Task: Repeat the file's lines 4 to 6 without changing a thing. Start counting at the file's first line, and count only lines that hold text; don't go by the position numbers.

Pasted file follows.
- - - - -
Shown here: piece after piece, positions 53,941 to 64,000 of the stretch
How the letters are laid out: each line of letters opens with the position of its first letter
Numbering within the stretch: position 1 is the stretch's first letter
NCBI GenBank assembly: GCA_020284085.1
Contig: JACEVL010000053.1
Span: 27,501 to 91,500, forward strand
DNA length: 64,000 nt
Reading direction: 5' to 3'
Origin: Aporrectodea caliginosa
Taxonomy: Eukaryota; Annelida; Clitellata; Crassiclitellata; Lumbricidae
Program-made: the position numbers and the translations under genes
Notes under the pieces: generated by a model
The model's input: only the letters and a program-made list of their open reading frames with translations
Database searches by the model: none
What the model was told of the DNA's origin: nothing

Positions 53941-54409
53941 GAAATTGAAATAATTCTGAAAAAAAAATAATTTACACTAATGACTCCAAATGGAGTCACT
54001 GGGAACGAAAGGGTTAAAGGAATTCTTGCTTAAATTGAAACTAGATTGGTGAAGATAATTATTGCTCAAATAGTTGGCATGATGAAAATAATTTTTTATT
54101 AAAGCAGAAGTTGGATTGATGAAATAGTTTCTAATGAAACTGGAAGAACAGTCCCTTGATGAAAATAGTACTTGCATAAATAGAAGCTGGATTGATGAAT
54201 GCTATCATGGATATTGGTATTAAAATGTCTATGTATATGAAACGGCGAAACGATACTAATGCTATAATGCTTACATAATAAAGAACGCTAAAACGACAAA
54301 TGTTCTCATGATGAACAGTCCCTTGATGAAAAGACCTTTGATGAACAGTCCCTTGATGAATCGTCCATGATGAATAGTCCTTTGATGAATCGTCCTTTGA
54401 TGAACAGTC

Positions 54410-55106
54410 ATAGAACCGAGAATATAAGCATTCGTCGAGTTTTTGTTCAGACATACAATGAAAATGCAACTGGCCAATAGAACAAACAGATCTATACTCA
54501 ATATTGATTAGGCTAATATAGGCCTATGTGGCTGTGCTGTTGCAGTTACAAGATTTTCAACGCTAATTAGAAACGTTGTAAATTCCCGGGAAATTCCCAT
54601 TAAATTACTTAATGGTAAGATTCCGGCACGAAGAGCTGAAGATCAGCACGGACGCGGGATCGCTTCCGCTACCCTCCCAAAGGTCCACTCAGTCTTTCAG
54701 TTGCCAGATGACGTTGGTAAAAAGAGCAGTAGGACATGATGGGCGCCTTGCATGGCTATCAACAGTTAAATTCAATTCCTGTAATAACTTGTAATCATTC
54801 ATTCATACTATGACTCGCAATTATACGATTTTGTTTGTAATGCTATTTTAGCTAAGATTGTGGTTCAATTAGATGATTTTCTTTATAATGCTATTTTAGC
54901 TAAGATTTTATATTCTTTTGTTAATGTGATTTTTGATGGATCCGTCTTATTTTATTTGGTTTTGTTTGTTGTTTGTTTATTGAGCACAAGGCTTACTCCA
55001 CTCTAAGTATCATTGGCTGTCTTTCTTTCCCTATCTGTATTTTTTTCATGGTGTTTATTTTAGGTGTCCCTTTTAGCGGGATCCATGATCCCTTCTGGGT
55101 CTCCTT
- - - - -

NCBI GenBank assembly: GCA_020284085.1
Contig: JACEVL010000053.1
Span: 27,501 to 91,500, forward strand